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The Use of Otolith Shape to Identify Stocks of Redlip Mullet, Liza haematocheilus

The Use of Otolith Shape to Identify Stocks of Redlip Mullet, Liza haematocheilus

Tao He1,2,3, Cheng-jing Chen4, Jian-guang Qin3, Yun Li1,2, Rong-hua Wu1,2 and Tian-xiang Gao4,*

1College of Animal Science and Technology, Southwest University, Chongqing 400715, P.R. China
2Key Laboratory of Freshwater Fish Reproduction and Development (Ministry of Education), Key Laboratory of Aquatic Science of Chongqing 400715, P.R. China
3College of Science and Engineering, Flinders University, Adelaide 5001, Australia
4Fishery College, Zhejiang Ocean University, Zhoushan 316022, P.R. China

*      Corresponding author:


The aim of this study was to compare sagittal morphometric features between Liza haematocheilus stocks in the China coasts at the Ying Kou, Dong Ying, Qing Dao, Wen Zhou and Guang Zhou regions and test a complementary method to quantify the variation of sagittal shapes to discriminate L. haematocheilus stocks. The sagitta variation of five L. haematocheilus stocks was examined using nine shape indices (Roundness, Circularity, Form-factor, Rectangularity, Ellipticity, Radius ratio, Feret ratio, Aspect ratio and Surface density). Multiple comparisons on shape indices showed that there was no significant difference among the Ying Kou and Dong Ying stocks, possibly due to their similar living habitat in the Bohai Sea. As the distribution zones of these five stocks are much overlapped, principal component analysis for otolith shape is not possible to distinguish L. haematocheilus stocks. Based on the Fourier coefficient, Fisher’s discriminant analysis accurately classified 76.2% specimens into correct stocks whereas the discriminant function of shape indices only correctly identified 62.8% specimens into right stocks. As the sagittae in L. haematocheilus had an irregular round shape with many sharp notches, this study indicates that Fourier analysis is more suitable than shape indices to discriminate sagittae with irregular shapes. Our results demonstrate that as long as substantial intraspecific variations exist in sagittae shapes, geometric morphometrics for otolith shapes could be used as a complementary tool along with body morphology to distinguish L. haematocheilus stocks.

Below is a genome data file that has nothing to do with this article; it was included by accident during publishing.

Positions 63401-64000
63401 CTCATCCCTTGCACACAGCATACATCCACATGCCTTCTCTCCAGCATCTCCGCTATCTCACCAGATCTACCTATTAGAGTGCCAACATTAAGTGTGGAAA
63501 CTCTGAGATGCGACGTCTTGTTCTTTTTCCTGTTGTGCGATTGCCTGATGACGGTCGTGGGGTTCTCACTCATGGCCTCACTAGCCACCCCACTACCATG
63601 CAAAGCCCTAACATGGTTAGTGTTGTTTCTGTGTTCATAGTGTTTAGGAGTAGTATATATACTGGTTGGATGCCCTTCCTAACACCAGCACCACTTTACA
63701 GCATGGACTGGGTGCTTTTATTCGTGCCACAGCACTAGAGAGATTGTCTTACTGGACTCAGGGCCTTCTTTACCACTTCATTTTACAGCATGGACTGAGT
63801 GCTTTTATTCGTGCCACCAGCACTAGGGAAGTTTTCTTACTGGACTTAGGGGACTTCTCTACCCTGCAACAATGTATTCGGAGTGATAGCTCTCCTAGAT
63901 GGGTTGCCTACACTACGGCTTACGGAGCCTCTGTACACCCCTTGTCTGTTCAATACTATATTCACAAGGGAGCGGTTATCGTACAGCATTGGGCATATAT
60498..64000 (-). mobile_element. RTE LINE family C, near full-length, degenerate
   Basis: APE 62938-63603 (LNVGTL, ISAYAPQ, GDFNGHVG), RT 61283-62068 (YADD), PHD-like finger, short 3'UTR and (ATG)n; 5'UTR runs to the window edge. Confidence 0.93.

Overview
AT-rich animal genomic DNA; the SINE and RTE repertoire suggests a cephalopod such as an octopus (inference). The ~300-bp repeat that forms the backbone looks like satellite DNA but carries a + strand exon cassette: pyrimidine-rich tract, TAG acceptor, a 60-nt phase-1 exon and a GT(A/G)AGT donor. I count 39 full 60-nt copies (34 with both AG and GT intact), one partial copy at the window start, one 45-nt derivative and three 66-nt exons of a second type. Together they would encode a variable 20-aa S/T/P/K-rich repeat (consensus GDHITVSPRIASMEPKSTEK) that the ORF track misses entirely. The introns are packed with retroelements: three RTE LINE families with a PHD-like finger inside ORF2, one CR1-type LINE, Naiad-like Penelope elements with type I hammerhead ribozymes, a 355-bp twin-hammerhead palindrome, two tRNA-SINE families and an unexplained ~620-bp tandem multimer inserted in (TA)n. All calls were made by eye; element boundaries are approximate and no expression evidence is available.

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Pakistan Journal of Zoology


Vol. 53, Iss. 4, Pages 1201-1601


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